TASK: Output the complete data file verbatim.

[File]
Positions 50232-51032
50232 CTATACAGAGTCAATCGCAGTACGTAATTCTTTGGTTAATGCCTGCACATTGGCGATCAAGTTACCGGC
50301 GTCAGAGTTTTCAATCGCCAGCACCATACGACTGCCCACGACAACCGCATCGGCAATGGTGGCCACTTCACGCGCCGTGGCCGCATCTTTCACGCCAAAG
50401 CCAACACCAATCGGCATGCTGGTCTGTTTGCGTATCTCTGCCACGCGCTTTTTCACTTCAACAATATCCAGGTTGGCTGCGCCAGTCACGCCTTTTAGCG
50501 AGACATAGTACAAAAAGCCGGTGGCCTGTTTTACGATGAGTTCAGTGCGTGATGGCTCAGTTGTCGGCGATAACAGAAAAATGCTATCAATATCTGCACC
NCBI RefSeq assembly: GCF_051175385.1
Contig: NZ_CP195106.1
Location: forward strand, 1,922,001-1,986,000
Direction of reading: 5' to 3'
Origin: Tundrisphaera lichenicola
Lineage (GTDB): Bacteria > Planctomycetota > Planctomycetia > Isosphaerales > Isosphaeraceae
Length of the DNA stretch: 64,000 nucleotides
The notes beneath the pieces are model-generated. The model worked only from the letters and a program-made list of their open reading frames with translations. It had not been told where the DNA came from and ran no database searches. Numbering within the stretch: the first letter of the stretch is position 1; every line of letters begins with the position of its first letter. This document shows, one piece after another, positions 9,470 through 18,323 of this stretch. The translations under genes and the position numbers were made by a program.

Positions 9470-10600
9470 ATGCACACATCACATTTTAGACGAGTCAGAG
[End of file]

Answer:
Positions 50232-51032
50232 CTATACAGAGTCAATCGCAGTACGTAATTCTTTGGTTAATGCCTGCACATTGGCGATCAAGTTACCGGC
50301 GTCAGAGTTTTCAATCGCCAGCACCATACGACTGCCCACGACAACCGCATCGGCAATGGTGGCCACTTCACGCGCCGTGGCCGCATCTTTCACGCCAAAG
50401 CCAACACCAATCGGCATGCTGGTCTGTTTGCGTATCTCTGCCACGCGCTTTTTCACTTCAACAATATCCAGGTTGGCTGCGCCAGTCACGCCTTTTAGCG
50501 AGACATAGTACAAAAAGCCGGTGGCCTGTTTTACGATGAGTTCAGTGCGTGATGGCTCAGTTGTCGGCGATAACAGAAAAATGCTATCAATATCTGCACC
NCBI RefSeq assembly: GCF_051175385.1
Contig: NZ_CP195106.1
Location: forward strand, 1,922,001-1,986,000
Direction of reading: 5' to 3'
Origin: Tundrisphaera lichenicola
Lineage (GTDB): Bacteria > Planctomycetota > Planctomycetia > Isosphaerales > Isosphaeraceae
Length of the DNA stretch: 64,000 nucleotides
The notes beneath the pieces are model-generated. The model worked only from the letters and a program-made list of their open reading frames with translations. It had not been told where the DNA came from and ran no database searches. Numbering within the stretch: the first letter of the stretch is position 1; every line of letters begins with the position of its first letter. This document shows, one piece after another, positions 9,470 through 18,323 of this stretch. The translations under genes and the position numbers were made by a program.

Positions 9470-10600
9470 ATGCACACATCACATTTTAGACGAGTCAGAG